If you are at a T30, I really don't see a transfer up being valuable unless 1) your current school cannot help you achieve your goals, or 2) you can launch yourself into a market that you strongly desire. For me personally, I'm attending a T20 and if I had top grades, I would only transfer to Chicago, Harvard, Yale, Stanford, or MAYBE Columbia. Top 10% at my soon-to-be institution will likely land me a clerkship and big law, and it isn't worth the risk to transfer up to say, Duke or Michigan.


I might be wrong, but don't most schools have write-on competitions for law review even for transfers?

Edit: "even for transfers"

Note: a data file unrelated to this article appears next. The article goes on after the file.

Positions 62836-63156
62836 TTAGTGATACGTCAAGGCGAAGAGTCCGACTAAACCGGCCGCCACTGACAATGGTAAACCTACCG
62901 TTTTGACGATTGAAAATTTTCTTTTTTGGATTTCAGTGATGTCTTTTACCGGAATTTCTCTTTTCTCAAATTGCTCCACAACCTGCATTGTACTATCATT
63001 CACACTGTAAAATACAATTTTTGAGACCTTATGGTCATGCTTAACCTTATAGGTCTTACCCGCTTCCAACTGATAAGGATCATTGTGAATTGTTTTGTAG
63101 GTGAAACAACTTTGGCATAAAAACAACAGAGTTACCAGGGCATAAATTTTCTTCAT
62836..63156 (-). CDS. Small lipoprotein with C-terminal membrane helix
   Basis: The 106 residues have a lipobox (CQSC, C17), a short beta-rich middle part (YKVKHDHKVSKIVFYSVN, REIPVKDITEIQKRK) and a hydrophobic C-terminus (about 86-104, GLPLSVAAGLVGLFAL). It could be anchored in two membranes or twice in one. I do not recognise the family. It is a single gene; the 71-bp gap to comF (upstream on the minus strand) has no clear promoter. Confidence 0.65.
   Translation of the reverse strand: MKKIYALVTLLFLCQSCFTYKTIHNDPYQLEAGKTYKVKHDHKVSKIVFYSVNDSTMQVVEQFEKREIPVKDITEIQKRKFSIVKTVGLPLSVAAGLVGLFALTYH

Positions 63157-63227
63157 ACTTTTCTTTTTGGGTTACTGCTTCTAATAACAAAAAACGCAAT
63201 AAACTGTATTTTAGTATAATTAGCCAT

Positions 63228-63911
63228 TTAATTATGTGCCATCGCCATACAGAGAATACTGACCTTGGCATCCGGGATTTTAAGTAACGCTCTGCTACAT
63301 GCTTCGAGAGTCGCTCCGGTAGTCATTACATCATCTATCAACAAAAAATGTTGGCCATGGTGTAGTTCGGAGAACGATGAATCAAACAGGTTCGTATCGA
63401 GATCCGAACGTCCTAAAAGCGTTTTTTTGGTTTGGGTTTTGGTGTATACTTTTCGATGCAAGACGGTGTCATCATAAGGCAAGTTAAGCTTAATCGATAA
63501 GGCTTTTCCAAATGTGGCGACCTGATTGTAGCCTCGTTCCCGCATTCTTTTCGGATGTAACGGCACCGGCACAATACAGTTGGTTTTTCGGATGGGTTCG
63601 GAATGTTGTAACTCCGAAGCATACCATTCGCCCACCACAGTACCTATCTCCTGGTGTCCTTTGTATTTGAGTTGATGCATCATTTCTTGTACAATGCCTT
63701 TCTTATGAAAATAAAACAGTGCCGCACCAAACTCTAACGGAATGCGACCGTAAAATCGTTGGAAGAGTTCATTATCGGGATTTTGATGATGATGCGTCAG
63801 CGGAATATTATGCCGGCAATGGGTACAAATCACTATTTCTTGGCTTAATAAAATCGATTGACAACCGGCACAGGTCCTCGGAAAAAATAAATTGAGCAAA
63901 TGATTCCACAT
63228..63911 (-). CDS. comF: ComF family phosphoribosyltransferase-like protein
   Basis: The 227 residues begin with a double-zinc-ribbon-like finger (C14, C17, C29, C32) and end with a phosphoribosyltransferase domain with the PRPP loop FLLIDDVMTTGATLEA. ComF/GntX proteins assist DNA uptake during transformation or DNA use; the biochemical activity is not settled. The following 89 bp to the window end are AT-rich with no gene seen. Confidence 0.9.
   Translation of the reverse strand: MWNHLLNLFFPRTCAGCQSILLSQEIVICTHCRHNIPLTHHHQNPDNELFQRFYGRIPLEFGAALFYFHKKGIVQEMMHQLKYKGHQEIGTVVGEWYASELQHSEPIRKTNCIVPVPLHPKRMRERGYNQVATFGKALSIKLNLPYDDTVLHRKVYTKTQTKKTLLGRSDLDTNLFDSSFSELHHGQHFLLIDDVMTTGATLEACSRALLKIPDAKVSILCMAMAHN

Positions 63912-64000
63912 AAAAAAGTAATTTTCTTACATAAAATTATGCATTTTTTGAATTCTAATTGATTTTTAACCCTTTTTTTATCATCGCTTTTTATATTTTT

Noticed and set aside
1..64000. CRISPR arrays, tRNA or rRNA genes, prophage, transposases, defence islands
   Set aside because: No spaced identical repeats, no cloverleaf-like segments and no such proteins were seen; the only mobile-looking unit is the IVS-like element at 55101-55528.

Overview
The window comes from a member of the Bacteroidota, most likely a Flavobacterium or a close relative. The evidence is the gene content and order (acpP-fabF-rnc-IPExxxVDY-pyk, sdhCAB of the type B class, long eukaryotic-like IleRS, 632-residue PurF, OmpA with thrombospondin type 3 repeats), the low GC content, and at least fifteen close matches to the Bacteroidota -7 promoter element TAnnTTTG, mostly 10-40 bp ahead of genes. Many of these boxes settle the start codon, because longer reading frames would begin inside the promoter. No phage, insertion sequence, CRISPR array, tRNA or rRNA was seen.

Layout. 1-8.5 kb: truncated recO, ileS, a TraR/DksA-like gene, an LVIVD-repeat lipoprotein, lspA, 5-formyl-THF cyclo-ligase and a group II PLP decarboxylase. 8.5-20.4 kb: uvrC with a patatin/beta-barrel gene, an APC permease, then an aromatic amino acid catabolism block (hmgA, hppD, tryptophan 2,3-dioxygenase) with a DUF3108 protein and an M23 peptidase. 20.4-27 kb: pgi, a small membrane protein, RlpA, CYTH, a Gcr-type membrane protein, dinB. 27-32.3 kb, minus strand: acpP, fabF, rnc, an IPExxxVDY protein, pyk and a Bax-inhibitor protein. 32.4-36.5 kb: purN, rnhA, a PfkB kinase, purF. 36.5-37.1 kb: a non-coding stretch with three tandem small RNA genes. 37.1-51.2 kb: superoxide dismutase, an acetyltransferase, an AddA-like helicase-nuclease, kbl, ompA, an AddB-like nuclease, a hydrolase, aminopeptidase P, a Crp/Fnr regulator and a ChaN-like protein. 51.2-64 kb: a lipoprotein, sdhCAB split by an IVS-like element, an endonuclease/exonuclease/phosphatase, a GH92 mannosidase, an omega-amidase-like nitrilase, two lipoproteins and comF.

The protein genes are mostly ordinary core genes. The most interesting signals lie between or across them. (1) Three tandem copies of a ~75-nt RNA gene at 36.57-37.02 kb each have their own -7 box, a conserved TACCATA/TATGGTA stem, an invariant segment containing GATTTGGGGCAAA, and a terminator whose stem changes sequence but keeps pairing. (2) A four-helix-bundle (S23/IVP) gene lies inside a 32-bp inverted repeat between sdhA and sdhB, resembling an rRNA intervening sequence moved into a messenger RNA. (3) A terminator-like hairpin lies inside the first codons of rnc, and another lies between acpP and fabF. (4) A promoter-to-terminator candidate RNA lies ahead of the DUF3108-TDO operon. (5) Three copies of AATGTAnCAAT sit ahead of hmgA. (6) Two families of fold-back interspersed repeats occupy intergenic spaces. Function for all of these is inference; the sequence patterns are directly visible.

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vanwinkle
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Re: To withdraw or not?

Postby vanwinkle » Wed Apr 28, 2010 6:37 pm

Wheretogo2013 wrote:I might be wrong, but don't most schools have write-on competitions for law review even for transfers?

Yes. However, the odds are stacked against you in a bad way.

You'll need to be toward the top of your class to transfer up. It'll depend on what school you're transferring to and what school you're transferring from, but generally you're going to be looking at top 15%, if not better.

Not all of those who transfer to a school make LR at their new school. It varies greatly from school to school, but it's very commonly less than half. In a number of schools it'll be a quarter or less of transfers who make it onto LR each year. In general the rules tend to be more favorable to students at that school than to transfers in terms of making LR. This is why even if you make LR at your current school it doesn't mean it's likely you'll make it at a transfer school.